These pre-paid mailers don’t provide any additional protection for your items when they’re in transit and the price will be deducted from your payout. Most of these postage packs aren’t used and the big gold-buying companies recoup the associated costs by offering low prices for their customer’s gold.

You can save money by using your own padded ‘jiffy’ envelope (we’re happy to receive recycled and repurposed packing materials, so long as you use a Special Delivery outer bag). Choose Royal Mail Special Delivery at the Post Office and retain your proof of postage slip. This service provides insurance and you’ll be able to track your gold every step of the way.

Selling your 18ct gold with Gold-Traders UK

We founded Gold-Traders in 2008 to make selling gold straightforward. We want to demystify the process and lift the lid on unscrupulous practices but most importantly we want our customers to get a fair price. That’s why we share our live gold prices, letting you know exactly what we’ll pay for 18ct gold and other gold items.

In 2022 our hard work was rewarded when we became the UK’s first precious metal dealer to gain Trading Standards approval through their trusted Buy With Confidence Scheme. There are lots of independent reviews for Gold-Traders on their website and even more on our Trustpilot page from customers like you who have sold us their scrap gold.

Ready to cash in your 18-carat? Fill out a claim form online today. All you need to do is post your gold to us and you could get a payout the next working day. No hidden fees and no uncertainty.

Looking for more information? Contact our friendly team now: they’re waiting to help you with your sale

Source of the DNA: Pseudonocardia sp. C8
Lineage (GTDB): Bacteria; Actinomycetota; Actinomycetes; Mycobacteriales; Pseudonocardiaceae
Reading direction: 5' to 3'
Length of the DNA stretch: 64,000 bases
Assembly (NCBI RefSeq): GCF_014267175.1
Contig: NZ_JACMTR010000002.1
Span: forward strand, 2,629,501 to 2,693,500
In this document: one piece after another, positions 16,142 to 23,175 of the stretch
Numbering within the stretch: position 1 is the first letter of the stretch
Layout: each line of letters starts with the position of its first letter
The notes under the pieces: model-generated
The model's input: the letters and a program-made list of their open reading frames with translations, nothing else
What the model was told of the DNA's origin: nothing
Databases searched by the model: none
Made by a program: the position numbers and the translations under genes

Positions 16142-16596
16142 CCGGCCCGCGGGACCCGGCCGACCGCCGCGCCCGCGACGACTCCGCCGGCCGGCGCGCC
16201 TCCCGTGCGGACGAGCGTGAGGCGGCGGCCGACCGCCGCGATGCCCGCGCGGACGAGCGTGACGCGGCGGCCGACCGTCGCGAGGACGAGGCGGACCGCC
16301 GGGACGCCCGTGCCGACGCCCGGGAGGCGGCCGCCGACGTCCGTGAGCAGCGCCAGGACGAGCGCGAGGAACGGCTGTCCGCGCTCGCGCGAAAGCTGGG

Further reading

November 30th, 2011 6 Comments » Gold, Selling Tips |

Indian Gold Hallmarks

Unlike British hallmarking (which is mandatory for all items of gold jewellery weighing more than 1g), gold jewellery made in India does not have to be hallmarked or assayed. For the consumer, there is therefore no guarantee that an item purchased contains the correct quantity of gold, or in-fact, any gold at all!

If you have gold to sell, don’t forget to check out our up-to-date scrap gold prices.

Occasionally, we’ll receive an item bought in Asia in good faith, seemingly stamped as being gold, but being fake.

It is common to see Indian (and Asian) jewellery marked as ’22kt’, but when tested may only be between 87% to 88% pure, the equivalent of 21ct gold. This could be down to the quantity of solder used in intricate items (solder is often of a lower purity) or the jeweller simply using slightly less gold to increase their margin.

BIS Hallmark

A 22ct gold bangle with a BIS hallmark

To introduce more certainty within the Indian gold industry, the Bureau of Indian Standards introduced a voluntary BIS hallmarking scheme in 2000. For the consumer, an item of jewellery with the BIS mark can be relied on to contain the correct amount of gold.

Like a British hallmark, the BIS mark is made-up of a series of elements:

  • the official BIS logo
  • the purity / fineness of the item
  • the assaying & hallmarking centre’s mark
  • the date letter, indicating the year of marking
  • the jewellers identification mark

Indian Gold Hallmarks : The BIS logo

BIS Mark

Bureau of Indian Standards mark

This is the official BIS logo. Jewellers who want to use the BIS mark must obtain a licence and adhere to strict guidlines relating to the purity of marked items.

Purity / Fineness

The BIS recognise the following gold purities:

  • 375 : 9 carat
  • 585 : 14 carat
  • 750 : 18 carat
  • 875 : 21 carat
  • 916 : 22 carat
  • 958 : 23 carat

Assaying & Hallmarking Centre’s Mark

This mark identifies where the item of jewellery has been assayed and hallmarked.

Date Letter